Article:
I think it’s an obvious concept, but Richard in (I think) Connecticut writes:
I hope I don’t sound too dense but I don’t understand your GOOHF cards. I know they are based on the Monopoly cards. What I don’t understand is when one would use them. I wouldn’t necessarily want to give them to someone I don’t like or someone I thought was doing something wrong because I probably wouldn’t want to joke with them. I wouldn’t necessarily want to give them to someone I do like, because that implies I think they would otherwise go to hell. Plus I wouldn’t want to seem so arrogant that I thought I had the power to influence God about something as important as whether someone’s soul spends eternity in hell or not. I know it is just a joke and I shouldn’t try to read too much into it but I just don’t understand it (and that is a little bit frustrating). Obviously a lot of people do get it (everyone who buys the cards for example) and I feel left out.
I hand out a lot of Get Out Of Hell Free cards myself, but never to people I don’t like.
Yes, the GOOHF card is a parody of the Monopoly® “Get Out of Jail Free” card, which trivializes the concept of getting out of trouble with the police. The GOOHF card trivializes the concept of getting out of even worse trouble in the sense that there are SO many people who demand the right to tell you what to think, what to believe, what to do — and where you’re going to go if you don’t think exactly like they do, which is not usually a bad thing since so often they’re total whackjobs.
I created the card in response to a True reader who told me in no uncertain terms I am going to hell for a story I wrote because, she said, it was “anti-Christian.” (In fact, the story was about the Chinese art of feng shui, which is not at all a religion, pro-religion, or anti-religion.)
My reaction to her freaking out was to simply be fed up with people thinking their brand of Christianity was the only “right” one, and anyone who thought any differently at all was condemned to hell — as if they had any say whatever over what happened to my soul.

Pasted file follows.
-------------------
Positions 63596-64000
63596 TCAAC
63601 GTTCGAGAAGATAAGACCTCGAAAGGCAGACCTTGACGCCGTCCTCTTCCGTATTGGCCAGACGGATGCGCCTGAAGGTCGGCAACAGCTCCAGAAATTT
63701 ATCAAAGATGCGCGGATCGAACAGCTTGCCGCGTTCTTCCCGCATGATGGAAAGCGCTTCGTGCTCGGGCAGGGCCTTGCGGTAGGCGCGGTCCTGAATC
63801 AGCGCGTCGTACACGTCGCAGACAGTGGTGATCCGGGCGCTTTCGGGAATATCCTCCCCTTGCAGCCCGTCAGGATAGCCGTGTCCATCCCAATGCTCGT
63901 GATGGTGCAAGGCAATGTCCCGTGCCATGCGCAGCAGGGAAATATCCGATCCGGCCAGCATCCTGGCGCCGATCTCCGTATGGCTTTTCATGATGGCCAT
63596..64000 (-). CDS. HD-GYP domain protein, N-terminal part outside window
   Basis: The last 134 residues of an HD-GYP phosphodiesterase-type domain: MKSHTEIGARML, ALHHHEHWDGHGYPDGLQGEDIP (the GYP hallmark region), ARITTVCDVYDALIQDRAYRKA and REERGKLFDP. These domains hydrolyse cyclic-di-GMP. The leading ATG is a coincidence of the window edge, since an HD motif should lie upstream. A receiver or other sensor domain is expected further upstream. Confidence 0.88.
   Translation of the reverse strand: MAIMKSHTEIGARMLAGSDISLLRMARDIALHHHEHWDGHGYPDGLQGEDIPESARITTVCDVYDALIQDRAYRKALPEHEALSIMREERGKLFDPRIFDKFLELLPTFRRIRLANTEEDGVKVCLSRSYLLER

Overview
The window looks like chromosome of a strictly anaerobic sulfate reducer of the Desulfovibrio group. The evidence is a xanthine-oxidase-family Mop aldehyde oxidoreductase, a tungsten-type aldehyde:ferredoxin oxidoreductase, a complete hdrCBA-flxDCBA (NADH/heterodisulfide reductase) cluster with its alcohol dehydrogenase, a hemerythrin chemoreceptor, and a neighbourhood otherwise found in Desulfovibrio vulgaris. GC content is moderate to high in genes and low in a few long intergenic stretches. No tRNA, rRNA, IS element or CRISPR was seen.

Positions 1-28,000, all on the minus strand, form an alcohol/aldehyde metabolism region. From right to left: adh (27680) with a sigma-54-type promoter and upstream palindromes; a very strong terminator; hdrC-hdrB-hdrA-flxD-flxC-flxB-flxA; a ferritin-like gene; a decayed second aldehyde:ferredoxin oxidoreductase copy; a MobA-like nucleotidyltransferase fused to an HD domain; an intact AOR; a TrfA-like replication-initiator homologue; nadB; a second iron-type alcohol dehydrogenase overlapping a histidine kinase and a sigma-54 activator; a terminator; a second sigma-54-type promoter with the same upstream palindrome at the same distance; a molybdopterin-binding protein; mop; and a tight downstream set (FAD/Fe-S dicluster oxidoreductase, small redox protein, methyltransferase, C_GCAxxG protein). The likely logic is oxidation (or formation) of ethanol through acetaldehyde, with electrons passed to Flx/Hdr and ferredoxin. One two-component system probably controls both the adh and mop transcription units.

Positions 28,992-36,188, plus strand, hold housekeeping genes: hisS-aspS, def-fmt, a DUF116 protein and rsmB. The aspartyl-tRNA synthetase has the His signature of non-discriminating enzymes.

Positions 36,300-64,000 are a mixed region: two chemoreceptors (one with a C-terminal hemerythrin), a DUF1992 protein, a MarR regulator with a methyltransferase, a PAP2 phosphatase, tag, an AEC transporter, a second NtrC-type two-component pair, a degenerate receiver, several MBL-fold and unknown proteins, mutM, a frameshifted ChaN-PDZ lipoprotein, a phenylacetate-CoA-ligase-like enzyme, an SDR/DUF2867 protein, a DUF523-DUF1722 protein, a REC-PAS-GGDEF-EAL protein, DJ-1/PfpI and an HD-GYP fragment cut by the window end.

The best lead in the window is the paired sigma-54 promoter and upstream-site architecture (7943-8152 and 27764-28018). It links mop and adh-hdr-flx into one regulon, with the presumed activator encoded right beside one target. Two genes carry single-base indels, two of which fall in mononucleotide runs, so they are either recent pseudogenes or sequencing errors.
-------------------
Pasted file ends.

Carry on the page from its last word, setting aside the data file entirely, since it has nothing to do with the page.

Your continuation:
Now and then, someone gets offended by the cards. Oh well: sorry they have no sense of humor or perspective. Should any Christian be offended by the card? I don’t think so, and neither do the two different priests at the Vatican who have them in their wallets (and one also has a GOOHF t-shirt!), nor the many other Christian ministers who have ordered the cards, nor the vast majority of other everyday people in at least 25 countries who have ordered the cards, many (perhaps the majority?) of which are Christians.
Recipients Love Them
I mostly hand them out to people who are harried: waitresses, postal clerks, anyone who seems to be having a bad day. It reminds them that the “hellish” day they’re having is mostly in their head; they can snap out of their bad mood and smile (and most of them do smile as they “get” the card), and realize their day doesn’t have to continue being bad. And I especially give them to people who have been told what to think, what to believe, and that they’re somehow “bad people” because they don’t believe the exact same things as someone trying to play God.
Yes, most people do seem to get the joke: we have shipped out as many as 12,000 cards in one week, but more typically lately we ship out 10,000-20,000 per month. It’s an amazing “side business” for us, especially considering we originally priced them merely to break even on the printing, packing and shipping. (The price has not gone up in 5 years, even though postage has, since we “make it up in volume.”)
There’s more at the GOOHF site — see especially the pages linked from the first paragraph about their origin and why I think they’re so popular, and the pages of buyers who provide some “stories” about reactions when they give the cards away.
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The price eventually did have to go up — by $2 for a pack of 100 — thanks to numerous postage increases. The average order is 400 cards.
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